“We [science centers and museums] are going to be instrumental. We’re going to help lead the field in changing what teaching and learning look like,” said Kortman.

21st Century Learning in Natural History Museums

October 19th, 2013 - Posted in Annual Conference by Christine Ruffo

New Mexico Museum of Natural History and ScienceIn Feburary 2012, the National Science Foundation funded a conference in Washington, D.C. about how to increase the relevancy of natural history museums in the 21st century. On October 18 during a full-day workshop at the New Mexico Museum of Natural History and Science, ASTC 2013 attendees continued the conversation about natural history museums’ roles, and the development of a learning research agenda to inform this process.

Workshop leaders presented the Call to Action (“Declaration of Interdependence“) and Learning Research Agenda that are being developed through the 21st Century Learning in Natural History Settings Wiki. Case studies were also presented, and participants had opportunities to observe staff engaging visitors in activities on the museum floor. Participants discussed how they can best collaborate to achieved shared goals including being places where the complex challenges of the future are met in an open, honest, inclusive, and rational way and being welcoming to all people, not just their traditional constituents.

Photo by Christine Ruffo

Welcome to Albuquerque!

October 19th, 2013 - Posted in ASTC News, Annual Conference, Featured by Larry Hoffer

 More than 1,600 attendees (with more to come) representing 43 countries across the globe have gathered in Albuquerque, New Mexico for the start of the 2013 ASTC Annual Conference, hosted by Explora, the National Museum of Nuclear Science and History, and the New Mexico Museum of Natural History and Science.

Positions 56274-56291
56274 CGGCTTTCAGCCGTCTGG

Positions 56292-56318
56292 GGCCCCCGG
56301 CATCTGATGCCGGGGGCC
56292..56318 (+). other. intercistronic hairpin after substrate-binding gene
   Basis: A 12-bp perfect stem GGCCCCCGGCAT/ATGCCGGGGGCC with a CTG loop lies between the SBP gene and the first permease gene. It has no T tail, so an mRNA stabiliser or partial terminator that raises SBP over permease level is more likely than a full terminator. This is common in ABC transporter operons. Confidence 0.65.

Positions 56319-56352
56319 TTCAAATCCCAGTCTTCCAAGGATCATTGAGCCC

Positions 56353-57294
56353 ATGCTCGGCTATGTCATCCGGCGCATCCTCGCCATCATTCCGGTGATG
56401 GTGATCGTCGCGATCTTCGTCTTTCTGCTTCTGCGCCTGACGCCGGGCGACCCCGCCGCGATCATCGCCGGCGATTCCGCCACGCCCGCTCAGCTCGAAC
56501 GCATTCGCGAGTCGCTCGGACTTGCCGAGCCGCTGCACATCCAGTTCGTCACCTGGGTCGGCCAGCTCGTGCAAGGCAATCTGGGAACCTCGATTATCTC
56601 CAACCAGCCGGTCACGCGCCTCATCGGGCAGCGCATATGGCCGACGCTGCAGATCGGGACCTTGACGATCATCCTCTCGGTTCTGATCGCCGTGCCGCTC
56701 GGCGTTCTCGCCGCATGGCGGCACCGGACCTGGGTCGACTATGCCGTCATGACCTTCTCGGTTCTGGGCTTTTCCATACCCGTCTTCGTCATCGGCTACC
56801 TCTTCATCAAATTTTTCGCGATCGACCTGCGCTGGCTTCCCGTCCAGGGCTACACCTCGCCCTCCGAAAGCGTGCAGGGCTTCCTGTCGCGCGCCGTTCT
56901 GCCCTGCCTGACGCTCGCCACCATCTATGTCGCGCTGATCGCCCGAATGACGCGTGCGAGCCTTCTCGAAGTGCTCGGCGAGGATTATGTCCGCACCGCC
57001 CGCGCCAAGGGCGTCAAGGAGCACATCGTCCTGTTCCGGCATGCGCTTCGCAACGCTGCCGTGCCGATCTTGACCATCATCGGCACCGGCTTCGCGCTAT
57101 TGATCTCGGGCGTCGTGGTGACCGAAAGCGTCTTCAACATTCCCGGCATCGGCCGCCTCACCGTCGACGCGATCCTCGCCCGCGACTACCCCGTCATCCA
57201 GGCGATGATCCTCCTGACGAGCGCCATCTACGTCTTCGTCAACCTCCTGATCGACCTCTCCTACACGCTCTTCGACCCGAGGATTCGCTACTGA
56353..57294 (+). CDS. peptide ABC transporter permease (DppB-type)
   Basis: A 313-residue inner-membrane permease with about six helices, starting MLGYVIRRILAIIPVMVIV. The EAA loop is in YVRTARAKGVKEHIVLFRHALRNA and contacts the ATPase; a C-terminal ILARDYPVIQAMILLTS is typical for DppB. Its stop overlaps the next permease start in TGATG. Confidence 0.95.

With over 100 sessions and workshops; and keynote presentations featuring Eugenie Scott, executive director of the National Center for Science Education (on Saturday), Ramu Damodaran, deputy director for partnerships and public engagement for the United Nations’ Outreach Division (on Sunday), and a conversation with best-selling author Neal Stephenson, Ed Finn, director of Arizona State University’s Center for Science and the Imagination, and Alexander Zwissler, executive director and CEO of Chabot Space and Science Center; as well as numerous networking opportunities, ASTC 2013 promises to be an exceptional professional development opportunity for the global science center community.

Whether on-site or from afar, ASTC invites you to follow the 2013 Annual Conference online. Follow us on Twitter (@sciencecenters), and join in the conversation using hashtag #astc2013. Photos and videos will also be posted on Instagram (follow @sciencecenters and post your own using #astc2013), and on our ASTCvideos YouTube channel. The ASTC Conference Blog will also be updated Saturday through Tuesday.